Keith is a 23-year-old Social Policy & Politics graduate who lives in Edinburgh. He has supported independence for over 6 years and was an active campaigner for a ‘yes’ vote during the 2014 referendum on behalf of the Yes Hawick team. More recently, Keith has been working as a full-time parliamentary assistant to Dr Philippa Whitford MP, who serves as the SNP’s Westminster Spokesperson for Health & Brexit – two remits which have acquired greater salience as a result of the Covid crisis and the on-going trade negotiations with the EU. In his spare time, Keith enjoys running and is a winner of ITV’s evening gameshow ‘Tipping Point’.

The next independence referendum will be fought and won on one pressing question: ‘What kind of country do we want to build as we come out of the Covid crisis?’

Those of us who campaigned during the 2014 referendum, on both sides, could scarcely have imaged the events that followed. Scotland being ripped out of our European family of nations against our will; three general election victories for a Tory party rejected in Scotland at every opportunity since before many of us were even born; and a global pandemic which has cost over a million lives worldwide and devasted all the more livelihoods.

Public opinion on how the pandemic has been handled by both the Scottish and UK Governments could not be blunter. When polled, 72% of participants thought the Scottish Government had handled the pandemic well; in stark contrast to the 55% who thought the UK Government had handled it badly.

These trends inevitably beg the question: “If decisions about what is best for Scotland are better made by the people who live and work here during a time of such crisis, then what could be achieved in normal circumstances with the full powers of independence?”

It should come as no surprise in light of these polls that more and more Scots are coming to the same conclusion: that the people who live here are best placed to make decisions about their own futures. At the time of writing, 16 consecutive opinion polls since the start of the Covid pandemic put support for Scottish independence ahead of support for the union.

Marrying an ever-growing public desire for self-determination with the achievements of devolution produces a solid foundation upon which the ‘yes’ campaign can evolve and flourish.

Having a Scottish Parliament has meant we have had the ability, albeit limited, to devise creative new ways of bettering the lives of the people who live and work here. Free personal care for the elderly; the baby box; an end to university tuition fees; minimum unit pricing of alcohol; and the establishment of a National Investment Bank to name but a few.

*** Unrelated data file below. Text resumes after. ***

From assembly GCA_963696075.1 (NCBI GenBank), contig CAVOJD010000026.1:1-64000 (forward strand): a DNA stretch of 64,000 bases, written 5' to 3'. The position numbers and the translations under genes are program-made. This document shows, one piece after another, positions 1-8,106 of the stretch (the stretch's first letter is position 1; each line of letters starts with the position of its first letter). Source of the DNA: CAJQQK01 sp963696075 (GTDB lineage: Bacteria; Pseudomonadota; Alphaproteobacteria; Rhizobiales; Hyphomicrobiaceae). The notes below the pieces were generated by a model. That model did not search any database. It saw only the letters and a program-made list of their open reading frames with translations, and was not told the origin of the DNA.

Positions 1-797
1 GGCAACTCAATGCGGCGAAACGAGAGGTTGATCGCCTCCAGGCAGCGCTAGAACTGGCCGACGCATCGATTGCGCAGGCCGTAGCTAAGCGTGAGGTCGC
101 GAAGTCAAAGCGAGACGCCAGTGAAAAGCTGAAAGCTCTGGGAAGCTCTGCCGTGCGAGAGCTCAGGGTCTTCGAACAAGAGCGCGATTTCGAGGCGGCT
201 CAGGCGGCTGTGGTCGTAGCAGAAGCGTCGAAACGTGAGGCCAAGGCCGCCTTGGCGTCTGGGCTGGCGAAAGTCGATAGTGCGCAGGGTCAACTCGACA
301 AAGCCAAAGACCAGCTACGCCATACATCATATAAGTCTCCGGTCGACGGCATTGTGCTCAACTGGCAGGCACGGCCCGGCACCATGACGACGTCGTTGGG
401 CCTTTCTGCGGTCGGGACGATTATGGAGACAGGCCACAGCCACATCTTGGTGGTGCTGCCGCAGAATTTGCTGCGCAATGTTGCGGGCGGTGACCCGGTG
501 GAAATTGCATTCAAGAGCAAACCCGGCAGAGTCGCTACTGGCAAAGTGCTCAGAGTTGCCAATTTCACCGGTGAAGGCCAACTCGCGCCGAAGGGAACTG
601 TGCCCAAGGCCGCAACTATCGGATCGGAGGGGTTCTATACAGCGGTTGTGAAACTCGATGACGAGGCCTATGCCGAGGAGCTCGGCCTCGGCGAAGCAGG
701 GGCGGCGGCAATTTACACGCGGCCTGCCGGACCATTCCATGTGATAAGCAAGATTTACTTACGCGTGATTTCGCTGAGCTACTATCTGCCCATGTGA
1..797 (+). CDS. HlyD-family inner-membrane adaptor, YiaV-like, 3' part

We have not got everything right. Mistakes would, of course, continue to be made with independence. But we would own those mistakes and have the opportunity to learn their lessons. That is the inherent nature of being independent. With the endless possibilities that independence provides, let us not simply ask one another ‘what will an independent Scotland look like?’ But ‘what could an independent Scotland look like?’

This vision will depend very much on who you ask. Moreover, how do we better include those people not yet convinced to back independence in the on-going debate about how this shared future should look? Quite simply, encourage their active participation and ownership of the debate. If people feel they have a stake in the debate seeking to determine how an independent Scotland should look; they are more likely to empathise with the merits of being independent – and in the end give their backing to a ‘yes’ vote.

Therefore, more opportunities should be provided for voters to express their views. Regularly convening local citizen’s assemblies are an ideal way of bringing together fresh perspectives in a formal format. The past year has also highlighted that conferences of individuals need not meet face-to-face but are also able to engage with other points of view via online platforms. Providing more opportunities for voters to articulate and debate their visions of how their country should be governed will only serve to strengthen the prospectus for an independent Scotland.

The ‘yes’ campaign will persuade more Scots to back the case for independence by confidently asking fundamental questions of our fellow citizens about who is best placed to make decisions about their own futures; whilst at the same time encouraging the free flow of bold and creative new ideas required to determine how this shared future should look.